Director of training Dramatic Training Solutions
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How L&D can promote a culture of positive failure

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Failure is how we learn and the only path to true innovation – and yet our culture rejects it. As learning and development professionals, our job is to create a safe space for people to fail and learn from those mistakes.

19th Apr 2021
Director of training Dramatic Training Solutions
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The hard truth is that there are two kinds of company cultures: those where people make mistakes, and those where people lie. The fastest way to succeed, however, is to fail, a lot! This is when we learn the most and grow the most.

I have not failed. I’ve just found 10,000 ways that won’t work.
 – Thomas Edison

If businesses want to navigate the changes coming from the onset of automation and the fall out of a post pandemic economy, they must encourage their people to develop a growth mindset and take responsibility for their own learning. This means creating a safe place to make mistakes and fail.

A culture of perfectionism drives mistake avoidance

There is a growing acceptance from leaders in business that failure is a prerequisite to innovation and that a breakthrough isn’t possible if risks aren’t taken. When things go wrong, we learn from those mistakes. Acceptance of failure is a very different thing at a personal level, however.

When it comes down to the individual there is an assumption that there will be a loss of esteem, credibility and stature, which could be seen as embarrassing at best, or career damaging at worst. Fear of failure is real and debilitating at a personal level, so training people to develop a growth mindset and understand that it’s part of their development will be essential if businesses want to make the most of the opportunities that exist.

Start at the top

Step one has got to be taking a top-down approach by developing failure-tolerant leaders who will help their people overcome the inbuilt fear of failure and create a culture of smart risk taking. Leadership training should focus on developing their ability to engage at a personal level with the people they lead. They need to learn how to give feedback in a non-judgmental, future-focused way, avoiding unhelpful criticism, encouraging their people to openly admit to mistakes and to develop a growth mindset.

Leaders need to be encouraged to answer the following questions honestly and then design and develop their leadership style accordingly:

  1. Are you encouraging people to celebrate errors or to bury them?
  2. Does your team feel supported or afraid of being punished?
  3. Do you focus on finding the lesson or who to blame?

Fail fast, learn fast, adjust and grow

As learning and development professionals we also need to design training programmes that encourage individuals to fail. In the experiential training we deliver we have the mantra ‘fail fast, learn fast, adjust and grow’. To do this, it’s essential to create a safe space that invites people to experiment  where it feels safe to try new things.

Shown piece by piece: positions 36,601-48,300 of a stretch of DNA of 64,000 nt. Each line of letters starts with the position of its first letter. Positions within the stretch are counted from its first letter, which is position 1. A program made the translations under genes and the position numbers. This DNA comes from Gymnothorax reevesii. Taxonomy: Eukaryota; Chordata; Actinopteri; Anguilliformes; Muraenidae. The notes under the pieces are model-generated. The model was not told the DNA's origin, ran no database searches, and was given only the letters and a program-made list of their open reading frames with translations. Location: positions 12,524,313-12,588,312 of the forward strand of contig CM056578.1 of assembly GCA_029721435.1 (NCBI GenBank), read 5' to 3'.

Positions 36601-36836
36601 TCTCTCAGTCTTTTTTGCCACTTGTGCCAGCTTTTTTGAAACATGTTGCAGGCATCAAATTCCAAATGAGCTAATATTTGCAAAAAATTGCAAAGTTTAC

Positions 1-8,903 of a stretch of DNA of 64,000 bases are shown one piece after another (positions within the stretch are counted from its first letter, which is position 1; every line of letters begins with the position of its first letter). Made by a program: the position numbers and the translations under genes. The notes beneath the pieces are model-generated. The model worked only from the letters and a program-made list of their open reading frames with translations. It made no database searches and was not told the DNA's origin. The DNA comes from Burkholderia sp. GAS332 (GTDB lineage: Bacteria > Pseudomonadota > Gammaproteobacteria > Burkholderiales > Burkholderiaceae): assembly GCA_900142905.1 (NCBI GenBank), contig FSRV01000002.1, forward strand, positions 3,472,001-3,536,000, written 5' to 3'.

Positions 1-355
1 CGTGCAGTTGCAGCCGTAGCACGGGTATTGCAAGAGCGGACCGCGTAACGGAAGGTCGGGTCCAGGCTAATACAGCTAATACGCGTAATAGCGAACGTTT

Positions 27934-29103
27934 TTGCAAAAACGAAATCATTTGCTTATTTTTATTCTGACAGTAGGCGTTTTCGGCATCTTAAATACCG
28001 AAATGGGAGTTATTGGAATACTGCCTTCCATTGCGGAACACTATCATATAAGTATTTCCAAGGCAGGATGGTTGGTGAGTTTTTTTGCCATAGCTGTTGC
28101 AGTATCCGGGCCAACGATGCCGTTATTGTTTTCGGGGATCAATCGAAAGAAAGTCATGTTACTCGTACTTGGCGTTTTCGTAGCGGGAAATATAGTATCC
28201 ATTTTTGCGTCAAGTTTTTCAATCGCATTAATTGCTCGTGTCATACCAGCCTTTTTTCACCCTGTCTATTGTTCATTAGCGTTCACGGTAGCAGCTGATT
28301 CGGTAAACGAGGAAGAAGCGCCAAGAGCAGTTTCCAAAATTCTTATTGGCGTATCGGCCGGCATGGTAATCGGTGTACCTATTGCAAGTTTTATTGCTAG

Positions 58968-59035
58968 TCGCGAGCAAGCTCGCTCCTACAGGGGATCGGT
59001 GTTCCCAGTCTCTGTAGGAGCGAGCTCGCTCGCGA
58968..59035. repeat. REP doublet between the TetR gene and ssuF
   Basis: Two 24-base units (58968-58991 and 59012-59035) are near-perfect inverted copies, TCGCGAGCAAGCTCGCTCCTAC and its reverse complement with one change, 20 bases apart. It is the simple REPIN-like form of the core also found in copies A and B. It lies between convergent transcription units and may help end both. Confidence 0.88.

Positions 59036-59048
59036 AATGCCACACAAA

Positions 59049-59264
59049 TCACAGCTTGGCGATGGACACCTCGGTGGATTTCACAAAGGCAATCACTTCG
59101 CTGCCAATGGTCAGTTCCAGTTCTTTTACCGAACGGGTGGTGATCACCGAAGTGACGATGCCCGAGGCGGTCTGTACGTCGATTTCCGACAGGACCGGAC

There are two key areas that need focus if we want to encourage people to fail fast:

  1. Vulnerability: instead of training our people to act like robots and keep doing the same things in the same way, we need to encourage them to embrace and acknowledge their humanity, which includes emotions and flaws. You would think this would come naturally but from a very early age we are taught to appear confident, be assertive and in control. Being vulnerable is something many of us will need to re-learn and practice – and that includes leaders, teams and individuals.
     
  2. Creativity is constantly being sighted as one of the most important skills for the 21st century, yet the processes that we put in place stifle creativity through the fear of failure. Dealing with such uncertain times requires adapting to an ever-changing dynamic reality and this will need innovation and risk taking.

Creating a safe space

Below are some realistic and practical ideas to create a safe space in your training courses and in the working culture.

  • Give prizes for the best mistakes made.
  • Recognise and thank people for going for it and failing fast.
  • Practice appreciative enquiry – leading with questions about what has worked and what might be.
  • Reward effort as much, if not more than success.
  • Teach the power of ‘not yet’ – in other words, you don’t fail until you stop trying.
  • Don’t point fingers – in most cases pointing fingers just results in future lost opportunities to evolve.
  • Encourage the sharing of ideas and work early, one of the biggest reasons why failure should be encouraged is because it catches potential challenges early.
  • Communication is key – encourage openness, meaningful ‘feed forward’ communication, and real human vulnerability.
  • Lead from the front and own up to your own failures and be willing to show your own vulnerability.

As small children we learned from playing – our young brains adapted and grew through trial and error. We got on our bikes and fell off again and again, until the big moment of peddling down the road with shouts of encouragement from our parents. Somewhere along the line we may have forgotten that it’s ok to fail, and maybe as leaders or trainers we also forgot to offer those shouts of encouragement to others.

The best way for us to instill a growth mindset into learners is to normalise failure and show them the value of it. By accepting that it’s normal to fail or make mistakes, they can then learn that it is not an ending – rather, it is the beginning of learning.

Debra's book, Stand Out: 5 Key Skills To Advance Your Career is out now. 

Interested in this topic? Read Learning culture: why risk taking and failure are essential to progress.

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